Saturday, October 22, 2011

Living Here: Embracing Color

Some foreign residents of Mérida have taken the plunge

Foreigners from cooler northern climes often comment on the uninhibited, sometimes chaotic color sense of many Mexicans. The foreigners don't always warm to it. I used to feel that way, too.

In my family home the color scheme was what I might term midwestern conservative. When I was small, our walls were always beige and furniture shades of brown. When we moved into a new house in the late '60's and my mom chose "harvest gold" shag carpet, upholstery in muted green and reddish tones and an avocado refrigerator, we thought it was pretty hip. But that was about as groovy as we ever got.

Although it's changing, where I grew up things still look pretty dull. In Juneau, shades of brown, tan and gray seem to be the predominant color choices for the exteriors of houses and buildings. I am sure these are not everyone's favorite colors. So why, in a climate where the weather is often dull and dark, do people paint their houses in dull and dark colors? And in Mexico, especially tropical Yucatán, why is it so vibrant? I suppose it has to do with culture and what we are used to, but I wonder how environment influences our feelings about color. That's something to look into.

My friend Paul, originally from the midwest, blogged about the time he allowed his maintenance man to choose colors for some accents as he painted the patio area of Paul's Mérida home. Paul was "stunned" by the choices, but they didn't seem all that wild to me.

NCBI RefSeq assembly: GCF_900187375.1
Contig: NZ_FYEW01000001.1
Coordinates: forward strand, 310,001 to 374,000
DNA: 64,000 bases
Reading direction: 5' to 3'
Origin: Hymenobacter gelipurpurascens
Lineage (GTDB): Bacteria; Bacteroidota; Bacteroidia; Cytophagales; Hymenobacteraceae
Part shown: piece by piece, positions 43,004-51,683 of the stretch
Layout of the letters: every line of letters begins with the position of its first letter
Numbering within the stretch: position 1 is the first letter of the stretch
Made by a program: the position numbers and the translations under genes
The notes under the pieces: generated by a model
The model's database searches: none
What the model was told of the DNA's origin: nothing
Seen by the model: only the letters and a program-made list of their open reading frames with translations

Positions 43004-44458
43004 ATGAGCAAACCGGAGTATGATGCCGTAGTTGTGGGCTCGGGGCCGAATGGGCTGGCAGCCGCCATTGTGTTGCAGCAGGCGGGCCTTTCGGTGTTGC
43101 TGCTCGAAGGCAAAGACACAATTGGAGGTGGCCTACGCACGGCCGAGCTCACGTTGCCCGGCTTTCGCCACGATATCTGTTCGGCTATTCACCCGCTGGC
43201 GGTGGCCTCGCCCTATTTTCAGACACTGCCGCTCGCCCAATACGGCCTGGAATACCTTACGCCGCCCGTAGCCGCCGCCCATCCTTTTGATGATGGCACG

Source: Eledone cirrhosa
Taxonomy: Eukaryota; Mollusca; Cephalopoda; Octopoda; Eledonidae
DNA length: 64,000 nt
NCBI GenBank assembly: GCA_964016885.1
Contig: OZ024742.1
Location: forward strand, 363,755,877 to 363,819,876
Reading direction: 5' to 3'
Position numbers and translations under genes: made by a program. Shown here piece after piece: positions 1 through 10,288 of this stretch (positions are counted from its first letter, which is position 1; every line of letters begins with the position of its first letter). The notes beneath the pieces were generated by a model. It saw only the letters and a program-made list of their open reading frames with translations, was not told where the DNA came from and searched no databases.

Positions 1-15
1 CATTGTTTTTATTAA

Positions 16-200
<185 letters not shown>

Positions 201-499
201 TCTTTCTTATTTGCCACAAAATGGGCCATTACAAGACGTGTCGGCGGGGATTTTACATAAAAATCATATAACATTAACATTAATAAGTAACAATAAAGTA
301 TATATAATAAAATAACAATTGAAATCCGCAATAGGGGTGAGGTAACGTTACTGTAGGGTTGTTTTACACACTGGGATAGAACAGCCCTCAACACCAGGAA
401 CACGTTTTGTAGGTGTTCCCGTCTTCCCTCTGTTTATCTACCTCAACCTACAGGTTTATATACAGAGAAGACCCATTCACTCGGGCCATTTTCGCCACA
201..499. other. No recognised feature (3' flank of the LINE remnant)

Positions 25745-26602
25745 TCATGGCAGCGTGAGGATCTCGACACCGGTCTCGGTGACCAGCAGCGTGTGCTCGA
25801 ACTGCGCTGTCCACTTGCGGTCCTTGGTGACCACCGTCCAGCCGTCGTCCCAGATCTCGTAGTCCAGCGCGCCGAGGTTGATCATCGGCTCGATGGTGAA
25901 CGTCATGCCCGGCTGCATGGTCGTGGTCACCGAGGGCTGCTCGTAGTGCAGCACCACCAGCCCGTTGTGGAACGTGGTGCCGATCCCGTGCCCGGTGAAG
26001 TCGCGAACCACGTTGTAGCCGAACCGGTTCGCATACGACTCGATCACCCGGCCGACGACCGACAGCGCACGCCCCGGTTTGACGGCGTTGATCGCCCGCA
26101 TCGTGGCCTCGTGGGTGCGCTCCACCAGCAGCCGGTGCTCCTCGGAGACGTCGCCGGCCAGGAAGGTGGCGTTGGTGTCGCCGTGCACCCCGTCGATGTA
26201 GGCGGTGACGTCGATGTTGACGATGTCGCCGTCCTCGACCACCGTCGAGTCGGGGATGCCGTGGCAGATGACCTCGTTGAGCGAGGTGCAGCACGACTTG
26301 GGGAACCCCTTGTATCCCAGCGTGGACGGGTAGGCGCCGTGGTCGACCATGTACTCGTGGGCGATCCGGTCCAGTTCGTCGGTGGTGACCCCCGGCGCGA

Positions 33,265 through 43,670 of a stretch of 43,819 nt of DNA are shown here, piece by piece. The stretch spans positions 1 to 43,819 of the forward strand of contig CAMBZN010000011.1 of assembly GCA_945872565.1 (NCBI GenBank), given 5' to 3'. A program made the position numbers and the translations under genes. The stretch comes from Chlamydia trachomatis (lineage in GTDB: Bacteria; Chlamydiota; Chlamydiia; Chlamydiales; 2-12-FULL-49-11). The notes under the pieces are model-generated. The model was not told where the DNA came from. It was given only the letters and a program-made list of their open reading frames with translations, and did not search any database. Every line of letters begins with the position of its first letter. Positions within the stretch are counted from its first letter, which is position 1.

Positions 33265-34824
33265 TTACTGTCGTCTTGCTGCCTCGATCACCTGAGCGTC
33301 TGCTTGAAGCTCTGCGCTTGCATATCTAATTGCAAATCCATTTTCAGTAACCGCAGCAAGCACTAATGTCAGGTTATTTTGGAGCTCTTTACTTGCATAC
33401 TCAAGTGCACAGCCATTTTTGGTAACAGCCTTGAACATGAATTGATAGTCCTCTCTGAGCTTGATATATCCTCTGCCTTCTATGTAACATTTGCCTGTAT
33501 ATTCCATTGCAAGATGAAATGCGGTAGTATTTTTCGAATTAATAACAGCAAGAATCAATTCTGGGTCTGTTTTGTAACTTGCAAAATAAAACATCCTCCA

I realized at that moment that I've changed. I have come to enjoy the cacophony of color in Mexico, and now see it as pretty normal. When I travel north on a visit, it seems like a pretty drab place. When I return to Mexico, I am immediately dazzled by not only the brightness of the sun and the heat, but by the color. No holds are barred. Rules are made to be broken. And as far as I am concerned, that's good.

When I moved here, I changed the way I did a lot of things. I wanted to be less inhibited and open to new ideas. One thing I decided to do was to paint every room in the house a different color. Now I have a red living room, green bedroom, and the kitchen/dining area is multicolored, with green and orange predominating. Tile patterns clash. Checks and curlicues abound. It's great. I love the feeling of the place.

Oh yes, although it still wears the same coat of paint it did the day I bought it, the front of my house is pink. One of these days I'll do something about that, but I am not in any hurry.

I am just one of a crowd of foreigners who've moved here and have taken the plunge into color. Embracing color is a simple way to break out of a routine and celebrate the unlimited possibilities of life. It creates energy. It's a manageable form of chaos.

In any case if you later have regrets, paint's not all that expensive.

Home sweet home


  1. Actually my maintenance guy, Claude, was shocked by many of the interior room colors I picked. Later he said he had gotten used to them and now liked them.

    Later I learned he had picked the color I didn't like the same way my parents picked their colors. "it was on sale," he said. Like Claude, I am now used to it and like it.

  2. Paul, I was grateful for your mention about your reaction to the colors because it really made me think about my reaction to color. I conclude that most of us accommodate and expand our ideas about what we like if only given the opportunity. Frankly, living in small-town America, many of us never get the chance to try out having a pink house, or bright turquoise planters. The neighbors would have a heart attack, or might complain to the city or homeowner association that we've violated some code or covenant.